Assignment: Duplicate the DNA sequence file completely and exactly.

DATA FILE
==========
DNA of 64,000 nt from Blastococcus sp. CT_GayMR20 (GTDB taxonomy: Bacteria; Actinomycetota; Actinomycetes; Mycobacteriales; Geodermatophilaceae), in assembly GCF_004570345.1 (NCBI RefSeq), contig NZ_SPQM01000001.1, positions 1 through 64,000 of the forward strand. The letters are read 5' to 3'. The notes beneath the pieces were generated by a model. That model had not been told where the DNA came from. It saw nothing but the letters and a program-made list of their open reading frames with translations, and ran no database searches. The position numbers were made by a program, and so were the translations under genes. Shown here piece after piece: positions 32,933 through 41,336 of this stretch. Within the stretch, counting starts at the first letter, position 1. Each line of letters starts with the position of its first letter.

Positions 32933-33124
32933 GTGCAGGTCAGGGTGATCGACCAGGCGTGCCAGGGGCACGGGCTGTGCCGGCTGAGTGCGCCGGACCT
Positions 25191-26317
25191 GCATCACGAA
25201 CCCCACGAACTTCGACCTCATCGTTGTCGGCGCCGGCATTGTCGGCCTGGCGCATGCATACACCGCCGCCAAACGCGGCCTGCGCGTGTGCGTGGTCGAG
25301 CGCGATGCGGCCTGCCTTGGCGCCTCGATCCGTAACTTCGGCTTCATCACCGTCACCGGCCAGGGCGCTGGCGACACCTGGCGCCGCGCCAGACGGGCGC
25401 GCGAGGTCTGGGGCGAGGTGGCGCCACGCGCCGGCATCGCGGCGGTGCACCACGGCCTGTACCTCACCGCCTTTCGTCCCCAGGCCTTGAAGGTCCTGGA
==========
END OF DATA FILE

DNA of 64,000 nt from Blastococcus sp. CT_GayMR20 (GTDB taxonomy: Bacteria; Actinomycetota; Actinomycetes; Mycobacteriales; Geodermatophilaceae), in assembly GCF_004570345.1 (NCBI RefSeq), contig NZ_SPQM01000001.1, positions 1 through 64,000 of the forward strand. The letters are read 5' to 3'. The notes beneath the pieces were generated by a model. That model had not been told where the DNA came from. It saw nothing but the letters and a program-made list of their open reading frames with translations, and ran no database searches. The position numbers were made by a program, and so were the translations under genes. Shown here piece after piece: positions 32,933 through 41,336 of this stretch. Within the stretch, counting starts at the first letter, position 1. Each line of letters starts with the position of its first letter.

Positions 32933-33124
32933 GTGCAGGTCAGGGTGATCGACCAGGCGTGCCAGGGGCACGGGCTGTGCCGGCTGAGTGCGCCGGACCT
Positions 25191-26317
25191 GCATCACGAA
25201 CCCCACGAACTTCGACCTCATCGTTGTCGGCGCCGGCATTGTCGGCCTGGCGCATGCATACACCGCCGCCAAACGCGGCCTGCGCGTGTGCGTGGTCGAG
25301 CGCGATGCGGCCTGCCTTGGCGCCTCGATCCGTAACTTCGGCTTCATCACCGTCACCGGCCAGGGCGCTGGCGACACCTGGCGCCGCGCCAGACGGGCGC
25401 GCGAGGTCTGGGGCGAGGTGGCGCCACGCGCCGGCATCGCGGCGGTGCACCACGGCCTGTACCTCACCGCCTTTCGTCCCCAGGCCTTGAAGGTCCTGGA